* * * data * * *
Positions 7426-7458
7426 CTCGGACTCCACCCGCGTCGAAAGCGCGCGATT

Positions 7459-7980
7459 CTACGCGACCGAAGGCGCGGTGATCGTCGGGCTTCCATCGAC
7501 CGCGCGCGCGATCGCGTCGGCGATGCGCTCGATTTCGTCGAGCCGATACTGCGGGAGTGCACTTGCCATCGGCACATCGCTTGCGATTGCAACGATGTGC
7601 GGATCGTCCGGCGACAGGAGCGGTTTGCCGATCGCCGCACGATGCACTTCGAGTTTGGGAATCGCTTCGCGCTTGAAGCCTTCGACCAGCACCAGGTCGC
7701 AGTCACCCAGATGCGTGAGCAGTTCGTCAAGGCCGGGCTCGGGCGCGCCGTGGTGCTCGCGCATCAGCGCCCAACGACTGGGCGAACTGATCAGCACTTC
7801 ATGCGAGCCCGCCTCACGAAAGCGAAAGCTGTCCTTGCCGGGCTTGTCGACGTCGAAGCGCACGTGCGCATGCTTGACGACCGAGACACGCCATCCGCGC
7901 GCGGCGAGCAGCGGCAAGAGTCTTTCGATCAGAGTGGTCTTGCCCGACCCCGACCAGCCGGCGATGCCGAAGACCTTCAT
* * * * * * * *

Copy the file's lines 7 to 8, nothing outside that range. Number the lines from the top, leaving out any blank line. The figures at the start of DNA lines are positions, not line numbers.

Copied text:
7701 AGTCACCCAGATGCGTGAGCAGTTCGTCAAGGCCGGGCTCGGGCGCGCCGTGGTGCTCGCGCATCAGCGCCCAACGACTGGGCGAACTGATCAGCACTTC
7801 ATGCGAGCCCGCCTCACGAAAGCGAAAGCTGTCCTTGCCGGGCTTGTCGACGTCGAAGCGCACGTGCGCATGCTTGACGACCGAGACACGCCATCCGCGC